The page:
Como falo em inglês: Estou só apagando incêndio – Inglês Online

Como falo em inglês: Estou só apagando incêndio

By Ana Luiza | Podcast Inglês Online

Jun 29
Inglês Online Estou só apagando incêndio

Hey, everybody.  Hoje eu falo sobre idioms do inglês com a palavra fire.


Hey, everybody. This is the new episode of the Inglês Online podcast.

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ingles: idioms com fireSo today we start with the English saying “where there’s smoke, there’s fire.” We say the exact same thing in Brazil. Where there’s smoke, there’s fire. That’s what we think when it looks like something’s wrong, or when we hear a rumour about something and we’re not able to tell a hundred percent whether it’s true or not… but we do tend to believe that there’s something there.

Most people do become suspicious when they hear a rumour, I guess. They say ‘where there’s smoke, there’s fire’. That’s why a well-known strategy by some politicians is to create rumours about opponents and spread them, because even though they’re false people will usually think that there’s at least a grain of truth in them. Where there’s smoke, there’s fire.

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Let’s move on to another idiom with the word fire – again, we say basically the exact same thing in Brazil. Very, very common to hear people who work in offices and are very busy with their daily attributions, and when you ask them “How’s it going?” they’ll answer “Oh, you know. Putting out fires all they long.” Listen again: I’m putting out fires.

If you’ve ever worked in an office in Brazil, I’m sure you’ve heard people say the Portuguese version of that. When you have to deal with emergencies or things that are urgent, rather than your daily tasks, you’re putting out fires. This could be you! I mean, what did you do in the office yesterday?

Did you have to handle last minute, urgent requests from your boss? Did you spend considerable time trying to fix some kind of unexpected issue with a client, a supplier, your computer? Did you spend so much time putting out fires that you didn’t even have a chance to read your e-mails? I think everyone can relate. I mean, I’m self-employed – I work for myself, and some days I spend hours putting out fires.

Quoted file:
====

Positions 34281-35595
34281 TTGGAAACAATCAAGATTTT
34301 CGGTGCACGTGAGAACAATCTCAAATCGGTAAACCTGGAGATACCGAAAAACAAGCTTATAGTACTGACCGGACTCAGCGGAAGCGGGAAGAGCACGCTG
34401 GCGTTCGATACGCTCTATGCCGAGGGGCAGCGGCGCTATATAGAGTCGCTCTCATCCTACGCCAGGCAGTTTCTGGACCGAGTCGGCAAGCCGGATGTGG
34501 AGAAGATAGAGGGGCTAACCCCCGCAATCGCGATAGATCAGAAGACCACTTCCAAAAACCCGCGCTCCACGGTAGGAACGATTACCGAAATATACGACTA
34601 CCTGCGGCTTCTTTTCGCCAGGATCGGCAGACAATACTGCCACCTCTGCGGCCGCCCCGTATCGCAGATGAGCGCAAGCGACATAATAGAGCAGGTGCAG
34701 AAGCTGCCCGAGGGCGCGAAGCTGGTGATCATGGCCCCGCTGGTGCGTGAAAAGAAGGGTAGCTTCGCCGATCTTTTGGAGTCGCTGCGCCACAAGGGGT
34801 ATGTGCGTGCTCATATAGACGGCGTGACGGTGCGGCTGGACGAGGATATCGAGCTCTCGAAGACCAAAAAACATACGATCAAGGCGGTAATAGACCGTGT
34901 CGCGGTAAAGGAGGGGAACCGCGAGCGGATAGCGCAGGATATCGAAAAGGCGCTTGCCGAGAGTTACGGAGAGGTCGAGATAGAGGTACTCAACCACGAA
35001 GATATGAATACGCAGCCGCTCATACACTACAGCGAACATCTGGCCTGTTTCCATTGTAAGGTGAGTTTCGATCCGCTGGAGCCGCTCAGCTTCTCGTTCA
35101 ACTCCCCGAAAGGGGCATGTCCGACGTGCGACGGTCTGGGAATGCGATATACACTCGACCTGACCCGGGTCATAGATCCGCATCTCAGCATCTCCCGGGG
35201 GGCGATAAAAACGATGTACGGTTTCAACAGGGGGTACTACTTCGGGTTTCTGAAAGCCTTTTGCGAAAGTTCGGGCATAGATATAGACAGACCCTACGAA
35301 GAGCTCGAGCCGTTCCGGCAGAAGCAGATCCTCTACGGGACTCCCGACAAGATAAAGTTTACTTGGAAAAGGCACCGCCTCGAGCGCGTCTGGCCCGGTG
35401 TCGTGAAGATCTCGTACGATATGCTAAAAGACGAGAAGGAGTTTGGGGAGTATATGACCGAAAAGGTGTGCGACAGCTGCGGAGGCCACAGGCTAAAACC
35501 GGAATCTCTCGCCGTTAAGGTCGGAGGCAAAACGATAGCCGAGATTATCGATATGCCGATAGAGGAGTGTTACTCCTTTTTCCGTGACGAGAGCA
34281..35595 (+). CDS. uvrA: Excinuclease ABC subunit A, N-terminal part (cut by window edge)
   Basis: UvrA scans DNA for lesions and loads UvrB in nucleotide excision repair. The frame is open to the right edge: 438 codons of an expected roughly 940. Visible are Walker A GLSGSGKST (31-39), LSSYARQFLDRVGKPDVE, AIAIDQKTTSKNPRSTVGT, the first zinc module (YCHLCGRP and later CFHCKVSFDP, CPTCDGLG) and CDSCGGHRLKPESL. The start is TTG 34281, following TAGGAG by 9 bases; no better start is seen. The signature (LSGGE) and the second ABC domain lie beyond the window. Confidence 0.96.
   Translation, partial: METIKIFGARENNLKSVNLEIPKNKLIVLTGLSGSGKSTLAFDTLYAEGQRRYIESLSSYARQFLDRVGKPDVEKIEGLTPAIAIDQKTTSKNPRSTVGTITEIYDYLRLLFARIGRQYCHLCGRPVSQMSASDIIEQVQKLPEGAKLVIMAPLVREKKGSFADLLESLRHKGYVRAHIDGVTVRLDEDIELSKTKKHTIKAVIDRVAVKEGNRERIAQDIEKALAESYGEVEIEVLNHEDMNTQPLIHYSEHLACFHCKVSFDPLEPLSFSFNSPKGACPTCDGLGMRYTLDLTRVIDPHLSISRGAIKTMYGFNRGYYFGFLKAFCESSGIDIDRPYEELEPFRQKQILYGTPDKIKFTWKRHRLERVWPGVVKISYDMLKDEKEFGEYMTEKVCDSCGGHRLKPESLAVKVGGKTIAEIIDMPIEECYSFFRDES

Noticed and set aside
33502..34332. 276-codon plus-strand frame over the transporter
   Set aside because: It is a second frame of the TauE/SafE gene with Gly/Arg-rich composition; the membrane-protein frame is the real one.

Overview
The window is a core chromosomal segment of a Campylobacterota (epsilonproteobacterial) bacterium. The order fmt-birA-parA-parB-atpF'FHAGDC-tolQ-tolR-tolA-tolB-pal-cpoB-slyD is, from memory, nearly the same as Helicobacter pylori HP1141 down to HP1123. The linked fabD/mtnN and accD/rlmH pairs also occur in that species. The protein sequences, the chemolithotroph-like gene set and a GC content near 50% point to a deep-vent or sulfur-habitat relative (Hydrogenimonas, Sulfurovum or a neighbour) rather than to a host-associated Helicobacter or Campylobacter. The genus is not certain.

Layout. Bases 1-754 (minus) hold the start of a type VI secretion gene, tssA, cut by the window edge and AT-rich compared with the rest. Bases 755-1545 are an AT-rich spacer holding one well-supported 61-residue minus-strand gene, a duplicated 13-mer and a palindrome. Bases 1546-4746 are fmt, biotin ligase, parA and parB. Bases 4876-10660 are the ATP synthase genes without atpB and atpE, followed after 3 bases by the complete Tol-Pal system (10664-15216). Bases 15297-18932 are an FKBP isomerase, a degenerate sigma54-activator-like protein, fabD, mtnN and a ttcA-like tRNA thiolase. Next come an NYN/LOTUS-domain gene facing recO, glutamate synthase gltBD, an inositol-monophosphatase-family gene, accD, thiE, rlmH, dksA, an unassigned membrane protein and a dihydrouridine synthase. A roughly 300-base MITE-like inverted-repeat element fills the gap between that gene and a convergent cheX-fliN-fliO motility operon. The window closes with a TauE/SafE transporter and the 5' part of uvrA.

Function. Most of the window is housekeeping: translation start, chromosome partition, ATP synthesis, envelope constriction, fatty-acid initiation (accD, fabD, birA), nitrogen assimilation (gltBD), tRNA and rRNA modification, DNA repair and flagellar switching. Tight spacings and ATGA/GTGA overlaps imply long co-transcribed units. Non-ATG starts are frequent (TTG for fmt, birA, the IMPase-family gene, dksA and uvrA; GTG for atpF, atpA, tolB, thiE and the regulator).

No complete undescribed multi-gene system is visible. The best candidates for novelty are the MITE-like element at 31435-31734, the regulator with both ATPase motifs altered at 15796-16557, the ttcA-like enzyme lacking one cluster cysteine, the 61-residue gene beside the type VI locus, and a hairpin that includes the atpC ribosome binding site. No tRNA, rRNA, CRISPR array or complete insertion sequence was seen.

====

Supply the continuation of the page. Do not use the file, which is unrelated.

I remember one day, a couple of years ago. I was getting ready to write a few blog posts when I started to get messages from readers telling me my website was down. So this wasn’t just any small fire I had to put out, it was a big one. I remember it took me a few days to get the situation under control – in the end I had to find a different hosting service for Inglês Online and until I got that sorted I simply could not get ahead with any writing. Getting the website back up and working properly was way more urgent than getting a new blog post out – so that meant I spent those few days putting out a big fire rather than doing what I do every week, which is write new content.

I’m curious: what’s the last time you had to put out a fire at the office? Or maybe you do that regularly at home (hopefully not literally)? Let me know in the comments and talk to you next time!

Key expressions

  • where there’s smoke, there’s fire
  • put out fires



Latest posts by Ana Luiza (see all)

  • Gabriel Salazar says:

    Almost every days I need putting out fire. I work with information Technology and it is very common.

  • Albukerk says:

    Thank you Ana Luiza.

  • Inês says:

    Oi Ana! Gosto muito dos seus podcasts, sempre indico pra quem tá aprendendo. Hoje vim aqui baixar mais alguns mas não estou achando o ícone da impressora pra imprimir a transcrição…

  • Sabrina says:

    what did you do IN the office yesterday? x what’s the last time you had to put out a fire AT the office?

    preposições em inglês acho que são meu maior desafio, poderias me explicar a diferença nessas duas frases?


  • José Antonio says:

    Não seria “all day long”? Faz mais sentido do que “all they long”.

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